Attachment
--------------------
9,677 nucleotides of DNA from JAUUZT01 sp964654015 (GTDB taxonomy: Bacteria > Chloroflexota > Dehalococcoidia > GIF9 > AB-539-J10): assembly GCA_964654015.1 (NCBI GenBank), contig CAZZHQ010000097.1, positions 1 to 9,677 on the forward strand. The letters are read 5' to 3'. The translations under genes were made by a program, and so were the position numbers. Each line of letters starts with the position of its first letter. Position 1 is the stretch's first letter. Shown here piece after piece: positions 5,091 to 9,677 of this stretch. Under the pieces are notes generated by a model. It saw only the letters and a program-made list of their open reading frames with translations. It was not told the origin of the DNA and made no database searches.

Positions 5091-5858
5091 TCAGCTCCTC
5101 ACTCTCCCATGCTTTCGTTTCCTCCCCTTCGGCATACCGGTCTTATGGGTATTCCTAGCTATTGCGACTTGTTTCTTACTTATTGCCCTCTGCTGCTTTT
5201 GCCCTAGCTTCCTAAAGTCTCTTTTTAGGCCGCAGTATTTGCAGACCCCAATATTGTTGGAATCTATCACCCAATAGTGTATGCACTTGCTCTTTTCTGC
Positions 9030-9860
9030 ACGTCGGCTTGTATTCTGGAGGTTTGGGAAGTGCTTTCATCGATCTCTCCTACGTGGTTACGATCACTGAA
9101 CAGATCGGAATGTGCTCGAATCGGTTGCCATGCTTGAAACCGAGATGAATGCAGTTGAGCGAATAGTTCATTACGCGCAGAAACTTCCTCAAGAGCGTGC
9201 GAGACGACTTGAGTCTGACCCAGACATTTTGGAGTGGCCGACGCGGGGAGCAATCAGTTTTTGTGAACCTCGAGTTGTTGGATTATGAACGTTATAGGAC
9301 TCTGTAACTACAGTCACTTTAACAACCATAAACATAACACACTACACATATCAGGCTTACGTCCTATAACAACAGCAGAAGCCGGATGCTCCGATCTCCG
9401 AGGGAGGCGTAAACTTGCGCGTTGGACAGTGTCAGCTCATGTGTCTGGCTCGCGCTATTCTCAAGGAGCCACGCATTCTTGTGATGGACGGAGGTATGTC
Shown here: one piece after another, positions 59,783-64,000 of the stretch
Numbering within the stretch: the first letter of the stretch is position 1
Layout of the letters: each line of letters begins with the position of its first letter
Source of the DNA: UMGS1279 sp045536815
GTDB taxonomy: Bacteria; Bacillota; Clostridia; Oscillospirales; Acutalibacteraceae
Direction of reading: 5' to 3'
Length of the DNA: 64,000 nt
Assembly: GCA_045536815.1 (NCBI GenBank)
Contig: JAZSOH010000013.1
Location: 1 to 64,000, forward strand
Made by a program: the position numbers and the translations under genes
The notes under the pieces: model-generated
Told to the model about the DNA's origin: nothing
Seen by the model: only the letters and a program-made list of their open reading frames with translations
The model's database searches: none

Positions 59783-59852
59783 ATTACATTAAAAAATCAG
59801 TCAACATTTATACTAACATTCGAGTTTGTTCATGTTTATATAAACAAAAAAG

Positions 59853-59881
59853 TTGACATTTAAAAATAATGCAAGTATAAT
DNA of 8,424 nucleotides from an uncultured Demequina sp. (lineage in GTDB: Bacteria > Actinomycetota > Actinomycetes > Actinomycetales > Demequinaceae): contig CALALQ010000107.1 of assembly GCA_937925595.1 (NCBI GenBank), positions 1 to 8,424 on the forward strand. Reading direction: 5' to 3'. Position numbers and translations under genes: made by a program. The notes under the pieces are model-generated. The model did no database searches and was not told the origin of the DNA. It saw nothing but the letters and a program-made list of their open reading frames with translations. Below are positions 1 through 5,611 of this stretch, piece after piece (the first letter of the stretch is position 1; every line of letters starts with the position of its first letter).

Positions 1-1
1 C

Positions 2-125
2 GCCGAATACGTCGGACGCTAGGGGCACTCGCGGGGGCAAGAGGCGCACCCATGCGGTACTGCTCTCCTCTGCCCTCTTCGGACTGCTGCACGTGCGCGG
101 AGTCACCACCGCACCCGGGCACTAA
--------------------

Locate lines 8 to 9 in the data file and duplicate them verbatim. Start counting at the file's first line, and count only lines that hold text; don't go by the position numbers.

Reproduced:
9101 CAGATCGGAATGTGCTCGAATCGGTTGCCATGCTTGAAACCGAGATGAATGCAGTTGAGCGAATAGTTCATTACGCGCAGAAACTTCCTCAAGAGCGTGC
9201 GAGACGACTTGAGTCTGACCCAGACATTTTGGAGTGGCCGACGCGGGGAGCAATCAGTTTTTGTGAACCTCGAGTTGTTGGATTATGAACGTTATAGGAC